Garry Robinson named Invictus Australia ambassador

Garry Robinson has found a love of archery since competing in the Invictus Games, and hopes other wounded veterans can experience similar joy in sport. Picture: Chris Lane
Garry Robinson has found a love of archery since competing in the Invictus Games, and hopes other wounded veterans can experience similar joy in sport. Picture: Chris Lane

Getting involved in sport helped Garry Robinson find himself again when he thought all was lost.

The Camden Park resident lost his leg in an horrific Black Hawk crash while serving in Afghanistan, and awoke "pretty broken up" from a coma in the months after the accident.

But his involvement in the very first Invictus Games - an event for wounded, injured and sick service personnel to compete in a range of sports - gave him a drive and community that he had been longing to find again.

Now, Mr Robinson has been named an ambassador for the new Invictus Australia organisation.

Invictus Australia is the new brand for Veteran Sport Australia, and runs in partnership with the Invictus Games to aid veterans to benefit from the recovery power of sport.

The world-first partnership will be focussed on sport recovery and mass participation by veterans and their families.

Robinson is proud to be an ambassador for Invictus Australia.

"I'm one of the only people in the world that's done all four games as a competitor," he said.

"For me, competing in the Invictus Games set up the building blocks for my recovery.

"I'd spent a couple of years in hospital and I had no idea what I could do. I was filled with self doubt that I'd be able to do anything sport-related. I'd been a sportsman before the accident.

"But then I heard about the Invictus Games and within two weeks I was on a plane to London with the family. I competed in archery, swimming and cycling.

"Being around other sick, wounded and injured personnel felt like being at war again - I had that sense of belonging that I'd been missing."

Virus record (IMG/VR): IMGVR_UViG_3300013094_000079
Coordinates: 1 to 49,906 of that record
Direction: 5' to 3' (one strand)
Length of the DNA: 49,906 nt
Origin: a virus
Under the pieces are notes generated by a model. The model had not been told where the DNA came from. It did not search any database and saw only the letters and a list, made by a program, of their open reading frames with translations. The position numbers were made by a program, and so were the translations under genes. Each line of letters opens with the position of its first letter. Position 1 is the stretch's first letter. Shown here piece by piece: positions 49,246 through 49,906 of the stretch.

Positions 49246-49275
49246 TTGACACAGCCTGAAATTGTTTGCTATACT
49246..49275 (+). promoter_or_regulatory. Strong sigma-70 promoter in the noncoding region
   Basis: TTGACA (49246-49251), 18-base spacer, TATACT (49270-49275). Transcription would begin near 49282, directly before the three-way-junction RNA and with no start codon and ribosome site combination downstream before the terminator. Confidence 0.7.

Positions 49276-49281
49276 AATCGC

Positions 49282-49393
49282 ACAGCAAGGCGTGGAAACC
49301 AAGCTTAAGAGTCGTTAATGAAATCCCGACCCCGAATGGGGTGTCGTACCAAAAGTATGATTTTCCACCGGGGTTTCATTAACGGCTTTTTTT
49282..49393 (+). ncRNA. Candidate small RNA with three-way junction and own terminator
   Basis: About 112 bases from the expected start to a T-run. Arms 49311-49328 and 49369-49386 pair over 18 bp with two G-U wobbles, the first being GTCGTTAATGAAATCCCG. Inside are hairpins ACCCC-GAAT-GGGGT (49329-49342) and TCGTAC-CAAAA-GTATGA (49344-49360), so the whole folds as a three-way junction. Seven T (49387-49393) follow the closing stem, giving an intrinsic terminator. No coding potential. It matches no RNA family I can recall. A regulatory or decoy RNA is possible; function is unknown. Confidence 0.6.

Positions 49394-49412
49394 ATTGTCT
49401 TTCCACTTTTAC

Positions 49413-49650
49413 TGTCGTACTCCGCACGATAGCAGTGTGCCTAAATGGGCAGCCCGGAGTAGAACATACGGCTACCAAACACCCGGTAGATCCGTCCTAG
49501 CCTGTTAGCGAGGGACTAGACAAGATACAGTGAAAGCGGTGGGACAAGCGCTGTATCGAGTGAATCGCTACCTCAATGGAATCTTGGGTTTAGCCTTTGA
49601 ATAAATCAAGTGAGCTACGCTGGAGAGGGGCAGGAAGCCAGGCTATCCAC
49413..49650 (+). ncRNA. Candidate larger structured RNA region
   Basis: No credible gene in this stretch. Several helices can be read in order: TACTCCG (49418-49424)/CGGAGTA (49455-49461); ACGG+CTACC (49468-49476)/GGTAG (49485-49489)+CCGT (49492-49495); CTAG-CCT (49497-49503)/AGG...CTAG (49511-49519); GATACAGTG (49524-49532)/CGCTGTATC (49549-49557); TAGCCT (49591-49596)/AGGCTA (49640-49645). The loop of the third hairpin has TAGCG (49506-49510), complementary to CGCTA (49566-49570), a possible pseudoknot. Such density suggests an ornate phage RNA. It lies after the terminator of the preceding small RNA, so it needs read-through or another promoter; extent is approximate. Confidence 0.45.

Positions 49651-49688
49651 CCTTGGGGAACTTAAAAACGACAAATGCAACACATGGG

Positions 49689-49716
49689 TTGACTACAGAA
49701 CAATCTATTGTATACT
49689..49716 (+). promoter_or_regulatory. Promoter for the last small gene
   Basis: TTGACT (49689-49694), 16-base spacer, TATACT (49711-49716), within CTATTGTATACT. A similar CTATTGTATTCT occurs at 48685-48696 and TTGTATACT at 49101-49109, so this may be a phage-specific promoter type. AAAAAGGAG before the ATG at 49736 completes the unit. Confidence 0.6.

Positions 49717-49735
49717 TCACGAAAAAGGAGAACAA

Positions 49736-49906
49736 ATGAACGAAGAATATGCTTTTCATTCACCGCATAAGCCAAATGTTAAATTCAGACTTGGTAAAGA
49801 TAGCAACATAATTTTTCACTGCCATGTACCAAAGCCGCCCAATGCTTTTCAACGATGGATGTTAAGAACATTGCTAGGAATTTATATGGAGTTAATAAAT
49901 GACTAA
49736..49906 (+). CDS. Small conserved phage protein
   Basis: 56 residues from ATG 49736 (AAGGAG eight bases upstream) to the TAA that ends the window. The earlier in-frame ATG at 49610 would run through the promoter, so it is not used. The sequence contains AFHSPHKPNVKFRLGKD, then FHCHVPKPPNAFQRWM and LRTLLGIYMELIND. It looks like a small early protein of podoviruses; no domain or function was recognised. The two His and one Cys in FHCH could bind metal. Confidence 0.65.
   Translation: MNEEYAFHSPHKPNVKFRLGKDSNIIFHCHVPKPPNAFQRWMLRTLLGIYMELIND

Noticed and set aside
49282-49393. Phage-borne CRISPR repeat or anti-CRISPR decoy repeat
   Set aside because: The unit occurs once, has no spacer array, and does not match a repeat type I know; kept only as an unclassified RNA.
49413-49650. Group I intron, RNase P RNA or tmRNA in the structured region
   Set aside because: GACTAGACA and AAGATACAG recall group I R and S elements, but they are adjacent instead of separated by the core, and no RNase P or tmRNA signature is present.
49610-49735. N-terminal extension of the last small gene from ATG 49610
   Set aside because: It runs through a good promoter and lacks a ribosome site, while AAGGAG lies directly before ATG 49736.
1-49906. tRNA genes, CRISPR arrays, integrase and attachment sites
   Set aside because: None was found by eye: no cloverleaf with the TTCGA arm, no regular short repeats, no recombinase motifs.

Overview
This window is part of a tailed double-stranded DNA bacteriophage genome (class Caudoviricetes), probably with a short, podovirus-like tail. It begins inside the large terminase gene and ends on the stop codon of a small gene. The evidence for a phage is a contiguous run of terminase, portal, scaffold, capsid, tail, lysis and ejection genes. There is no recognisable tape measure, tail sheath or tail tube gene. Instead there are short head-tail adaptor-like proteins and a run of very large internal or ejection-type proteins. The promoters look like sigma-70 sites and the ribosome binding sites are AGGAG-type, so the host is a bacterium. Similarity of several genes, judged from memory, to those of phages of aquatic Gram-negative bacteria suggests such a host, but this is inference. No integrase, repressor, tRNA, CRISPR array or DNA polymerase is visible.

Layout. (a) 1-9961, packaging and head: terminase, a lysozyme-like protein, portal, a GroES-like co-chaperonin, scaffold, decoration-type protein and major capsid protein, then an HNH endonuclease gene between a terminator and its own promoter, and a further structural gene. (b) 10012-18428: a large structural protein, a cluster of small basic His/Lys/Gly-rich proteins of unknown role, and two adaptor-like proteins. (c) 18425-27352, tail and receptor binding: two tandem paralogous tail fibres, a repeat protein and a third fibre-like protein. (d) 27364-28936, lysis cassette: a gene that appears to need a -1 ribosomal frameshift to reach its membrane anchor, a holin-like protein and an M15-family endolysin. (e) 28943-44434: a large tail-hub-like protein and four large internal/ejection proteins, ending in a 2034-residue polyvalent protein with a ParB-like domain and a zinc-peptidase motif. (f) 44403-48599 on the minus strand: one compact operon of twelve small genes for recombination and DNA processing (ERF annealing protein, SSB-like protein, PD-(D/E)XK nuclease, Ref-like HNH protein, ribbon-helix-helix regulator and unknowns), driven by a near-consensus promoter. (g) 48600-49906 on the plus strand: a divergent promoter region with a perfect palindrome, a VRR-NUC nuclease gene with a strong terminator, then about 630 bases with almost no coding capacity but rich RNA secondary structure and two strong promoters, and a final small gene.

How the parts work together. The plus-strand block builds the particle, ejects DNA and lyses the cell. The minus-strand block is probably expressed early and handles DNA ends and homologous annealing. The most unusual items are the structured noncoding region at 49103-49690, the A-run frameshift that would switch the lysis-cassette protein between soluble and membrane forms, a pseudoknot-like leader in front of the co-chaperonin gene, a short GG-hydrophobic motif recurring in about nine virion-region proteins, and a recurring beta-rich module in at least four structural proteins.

Mr Robinson can't remember any part of the crash that took his leg and the lives of four of his mates. He was hospitalised in several countries before being moved back to Australia, where he woke up at Westmead Hospital.

He had no idea what had happened and was still suffering from a significant brain injury, with trouble retaining memories.

The Invictus Games turned the tide and allowed Mr Robinson to recapture his competitive spirit, and he hopes Invictus Australia will do the same for others in similar positions.

"The power of sport does promote recovery and I'm definitely a perfect example," he said.

"Sport opened so many doors for me, particularly in archery. I've now taken up archery full-time and I just came back from the Czech Republic where I competed for Australia.

"I thought I was totally broken and useless and it was not until I got into that Invictus arena with hundreds, if not thousands, of people just like myself, that I realised I could do twice as much as I thought I could."

Through collaboration with sport, community and veteran organisations, Invictus Australia will deliver more opportunities for veterans and their families to engage in sport from grassroots participation through to international competition.

It will support Team Australia in the Invictus Games in April, to be held in The Hague.